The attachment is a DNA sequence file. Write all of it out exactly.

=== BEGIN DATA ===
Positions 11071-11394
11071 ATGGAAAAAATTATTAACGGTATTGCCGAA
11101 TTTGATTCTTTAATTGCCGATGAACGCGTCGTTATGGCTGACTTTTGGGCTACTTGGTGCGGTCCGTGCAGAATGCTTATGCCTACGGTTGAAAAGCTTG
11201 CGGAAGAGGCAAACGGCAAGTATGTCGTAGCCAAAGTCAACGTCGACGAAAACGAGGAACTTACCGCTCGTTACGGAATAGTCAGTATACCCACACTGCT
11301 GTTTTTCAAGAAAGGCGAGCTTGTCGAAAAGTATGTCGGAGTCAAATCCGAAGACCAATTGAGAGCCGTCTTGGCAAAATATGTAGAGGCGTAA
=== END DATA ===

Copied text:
Positions 11071-11394
11071 ATGGAAAAAATTATTAACGGTATTGCCGAA
11101 TTTGATTCTTTAATTGCCGATGAACGCGTCGTTATGGCTGACTTTTGGGCTACTTGGTGCGGTCCGTGCAGAATGCTTATGCCTACGGTTGAAAAGCTTG
11201 CGGAAGAGGCAAACGGCAAGTATGTCGTAGCCAAAGTCAACGTCGACGAAAACGAGGAACTTACCGCTCGTTACGGAATAGTCAGTATACCCACACTGCT
11301 GTTTTTCAAGAAAGGCGAGCTTGTCGAAAAGTATGTCGGAGTCAAATCCGAAGACCAATTGAGAGCCGTCTTGGCAAAATATGTAGAGGCGTAA